The role of CRC in regulating linear and aromatic hydrocarbon utilisation pathways in P. putida has received a lot of attention because of the potential implications of CRC on bioremediation processes. The utilisation of alkanes and a wide range of aromatic compounds including benzene and toluene are subject to CRC in P. putida [16, 30–34]. Indeed Crc mediated post-transcriptional control of the pheA and pheB toluene degradation genes , the benR activator of benzene degradation , the alkS activator of alkane degradation , the xylR activator of the TOL genes and xylB (benzyl alcohol dehydrogenase)  and the bkdR activator of branched-chain keto acid dehydrogenase  has been demonstrated. The Crc protein is known to bind in vitro to mRNAs of the PU, PM, PS1, PR1, promoters and mRNAs of the xylMABN (and weakly to xylL and xylQ) genes of the pWW0 toluene degradation plasmid in P. putida indicating that these targets may also be regulated by directly by Crc . Besides the role that CRC plays in the bioremediation activities of P. putida, little else is known about the control that CRC imposes on the ecological functions of Pseudomonads other than for virulence-associated functions in Pseudomonas aeruginosa. A crc mutant of P. aeruginosa PA14 was defective in biofilm formation and type IV pilus-mediated twitching motility . and a crc mutant of P. aeruginosa PAO1 displayed increased susceptibility to some antibiotics as well as defects in type III secretion, motility and expression of quorum sensing-regulated virulence factors . Given the range of ecological functions that Pseudomonas may perform there is great scope for Crc to be a significant regulator beyond the realm of primary metabolism. For instance, glucose metabolism is subject to CRC and gluconate is a product of glucose metabolism. Gluconate itself is linked to phosphate solubilisation  and biocontrol  and there is a link between the ability to produce gluconate and the levels of antimicrobial compounds produced such as 2,4-diacetylphloroglucinol and pyoluteorin . Additionally, recent evidence indicates that there is a link between primary metabolism and secondary metabolism controlled by the GacS/Rsm system . This suggests that there is great potential for CRC to interact with other regulatory networks, at least indirectly, and it is therefore a high priority to better understand the Crc regulon.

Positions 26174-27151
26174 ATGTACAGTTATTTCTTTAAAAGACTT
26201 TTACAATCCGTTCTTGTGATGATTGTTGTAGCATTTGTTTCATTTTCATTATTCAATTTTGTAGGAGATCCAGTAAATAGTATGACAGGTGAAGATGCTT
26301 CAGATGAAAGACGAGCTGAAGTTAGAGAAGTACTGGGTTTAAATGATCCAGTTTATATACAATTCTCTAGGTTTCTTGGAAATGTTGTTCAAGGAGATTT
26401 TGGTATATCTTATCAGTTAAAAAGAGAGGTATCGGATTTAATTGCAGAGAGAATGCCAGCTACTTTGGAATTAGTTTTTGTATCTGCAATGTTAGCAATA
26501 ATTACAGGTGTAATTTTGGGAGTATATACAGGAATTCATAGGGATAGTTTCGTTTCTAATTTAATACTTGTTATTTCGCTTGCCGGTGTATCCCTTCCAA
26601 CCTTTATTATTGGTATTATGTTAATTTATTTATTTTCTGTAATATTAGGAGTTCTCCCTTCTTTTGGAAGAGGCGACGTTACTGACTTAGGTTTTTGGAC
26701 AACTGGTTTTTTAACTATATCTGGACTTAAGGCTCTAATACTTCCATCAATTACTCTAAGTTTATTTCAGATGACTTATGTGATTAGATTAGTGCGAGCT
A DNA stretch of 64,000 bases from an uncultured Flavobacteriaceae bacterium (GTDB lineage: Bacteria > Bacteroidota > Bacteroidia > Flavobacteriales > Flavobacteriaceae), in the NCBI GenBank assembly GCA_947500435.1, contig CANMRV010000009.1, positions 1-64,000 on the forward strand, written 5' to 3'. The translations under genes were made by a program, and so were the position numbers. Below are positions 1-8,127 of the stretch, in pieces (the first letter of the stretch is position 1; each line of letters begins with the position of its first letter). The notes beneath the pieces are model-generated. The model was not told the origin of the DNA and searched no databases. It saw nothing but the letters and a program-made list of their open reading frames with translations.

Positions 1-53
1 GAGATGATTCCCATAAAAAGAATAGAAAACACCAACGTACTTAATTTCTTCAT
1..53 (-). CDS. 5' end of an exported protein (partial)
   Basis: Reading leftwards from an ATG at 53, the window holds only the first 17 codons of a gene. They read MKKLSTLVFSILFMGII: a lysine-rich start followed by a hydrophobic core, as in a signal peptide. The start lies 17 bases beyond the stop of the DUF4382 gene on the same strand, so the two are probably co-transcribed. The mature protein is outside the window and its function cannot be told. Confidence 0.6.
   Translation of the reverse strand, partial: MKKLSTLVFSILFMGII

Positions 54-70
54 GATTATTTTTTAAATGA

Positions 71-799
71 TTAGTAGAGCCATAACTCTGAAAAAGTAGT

Based on the size of the Crc product and the proposed mechanism of action, it is thought that Crc binding must occur within -70 to +16 bp relative to the origin of translation . There remain, however, very few known direct targets of Crc: only benR , alkS , xylR and xylB  mRNAs from P. putida and amiE mRNA  (product of the amidase gene amiE), in P. aeruginosa have been demonstrated to bind Crc. To extend the number of direct targets known, we carried out a bioinformatic analysis using genome information from sequenced Pseudomonas strains. By identifying the specific targets in pathways that are known to be regulated by CRC, it will be possible to determine precisely how different Pseudomonads control nutrient uptake and utilisation. Furthermore, the analysis is expected to identify new pathways and processes, not previously known to be CRC-regulated. A better understanding of how Pseudomonas species use CRC will enhance knowledge of the ecology of these bacteria and will facilitate efforts to exploit the metabolic capacity of these bacteria in industrial and environmental microbiology.